Ask Dr. Job’s chief contributor, Sandra Pesmen, is a member of the Chicago Journalism Hall of Fame and author of “DR. JOB’s Complete Career Guide.”

Winner of several journalism awards, Pesmen is a graduate of the University of Illinois Media College at Urbana, and is listed in several Who’s Who editions. She also has been Corporate Features Editor of Crain Communications Inc., founding Features Editor of Crain’s Chicago Business and a reporter/features writer for The Chicago Daily News.

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Finds New Job in Six Months

-Every day we hear about qualified people who have been job-hunting for weeks, months and even years with no success.

Then here comes Roberta Powell, an executive in the technology media, events and research sector of an executive search firm. She worked for her previous employer seven years, and after leaving that job, found this one in only six months.

How did she do it? Below are some of her methods you can apply to your own job search:

 Peer Pressure - it really works: Roberta was part of an internal peer-to-peer networking group called the "Success Circle" through her executive search team that provided her with invaluable opportunities, camaraderie, and direction in her job search. If job seekers do not have access to an official networking group, they can find various groups via MeetUps, social media, or just doing a search on "job search networking groups".

Peer networking exchange groups provide an ample amount of "good and beneficial peer pressure" to help job seekers keep moving and figure out best practices for their job search. They will ask each week: "What kind of questions are you being asked in interviews? Who is hiring? Who do you know at a particular company?" "Can I get LinkedIn to your friend at XYZ Company?" Besides the networking aspect of the peer-to-peer networking group, Roberta found her group was a tremendous motivator. She thought maybe it had to do with her competitive nature (she is in sales), but she didn't want to go back to class without any updates. She didn't want to say, "I didn't make any search calls" or "I only researched 2 companies".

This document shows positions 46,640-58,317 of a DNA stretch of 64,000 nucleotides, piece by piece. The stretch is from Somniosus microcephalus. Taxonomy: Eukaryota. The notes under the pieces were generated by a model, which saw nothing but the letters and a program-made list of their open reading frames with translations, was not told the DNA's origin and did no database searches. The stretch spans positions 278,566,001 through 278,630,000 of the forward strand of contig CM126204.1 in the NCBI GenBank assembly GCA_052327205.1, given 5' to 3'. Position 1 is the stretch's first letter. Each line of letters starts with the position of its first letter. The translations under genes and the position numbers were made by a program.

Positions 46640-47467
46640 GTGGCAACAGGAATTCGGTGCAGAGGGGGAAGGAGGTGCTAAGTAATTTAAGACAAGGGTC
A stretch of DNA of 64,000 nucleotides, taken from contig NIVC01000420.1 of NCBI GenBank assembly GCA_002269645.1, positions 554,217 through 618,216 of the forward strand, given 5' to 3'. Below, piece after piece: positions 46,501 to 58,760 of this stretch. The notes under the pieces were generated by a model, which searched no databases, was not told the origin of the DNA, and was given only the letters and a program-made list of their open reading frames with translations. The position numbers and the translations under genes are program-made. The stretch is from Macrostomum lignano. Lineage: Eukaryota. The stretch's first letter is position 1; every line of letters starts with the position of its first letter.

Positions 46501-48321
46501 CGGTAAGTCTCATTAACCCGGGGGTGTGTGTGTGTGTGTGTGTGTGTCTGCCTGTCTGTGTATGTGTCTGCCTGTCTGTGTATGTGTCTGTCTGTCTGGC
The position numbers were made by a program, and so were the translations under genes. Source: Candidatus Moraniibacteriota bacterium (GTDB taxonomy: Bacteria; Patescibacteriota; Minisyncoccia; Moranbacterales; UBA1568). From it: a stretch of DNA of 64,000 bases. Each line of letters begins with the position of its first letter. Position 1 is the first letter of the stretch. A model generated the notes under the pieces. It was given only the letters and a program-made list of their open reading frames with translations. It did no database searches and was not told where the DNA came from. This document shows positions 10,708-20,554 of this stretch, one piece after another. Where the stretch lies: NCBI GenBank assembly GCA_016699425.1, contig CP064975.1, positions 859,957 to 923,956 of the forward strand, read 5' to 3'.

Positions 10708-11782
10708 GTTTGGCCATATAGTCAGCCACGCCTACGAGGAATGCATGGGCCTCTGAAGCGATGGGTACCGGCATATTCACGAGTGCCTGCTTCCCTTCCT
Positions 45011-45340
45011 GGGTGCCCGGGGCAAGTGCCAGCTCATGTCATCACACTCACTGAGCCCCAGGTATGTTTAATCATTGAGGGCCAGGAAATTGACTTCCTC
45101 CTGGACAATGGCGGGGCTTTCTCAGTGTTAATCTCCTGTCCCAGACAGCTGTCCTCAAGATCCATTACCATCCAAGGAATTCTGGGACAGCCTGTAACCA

It IS Who You Know: Networking Stats Don't Lie: Roberta kept thorough statistics on her job search. She had many networking meetings (10), but what is most impressive is the number of interviews she obtained via her networking contacts! Nine out of the 10 interviews she had in her six months of looking for a job were landed via a networking contact! Also, 50 percent of networking meetings came from people she knew, and they would say, "You want to interview at ABC Company? I have a friend there - let me call them." So if the networking proof isn't in that pudding, I'm not sure what is. Get out there and network!

 "Paying it Back" Begets Motivation and Thanks: Roberta found a completely unexpected benefit from her networking group, which was the deep desire to help the other participants. She would go to the group thinking, "How can I help the other people"? This is something that job seekers may find themselves feeling also.  A reversal of the "What can others do for me?" into a "How can I help my peers in this group?" feeling of giving and usefulness.  Often networking groups and "the job search" provides camaraderie and a "we are in this together" mindset. This type of support structure really helped Roberta stay motivated and be thankful for her fellow participants.

Write it Down. It Makes Your Goals Happen: On the advice of her career coach, Roberta wrote down her goals and the three (3) action items she was going to do to get there. 98% of people who write out their goals are more successful or get where they want to be. This is the best tip to produce favorable job search outcomes.

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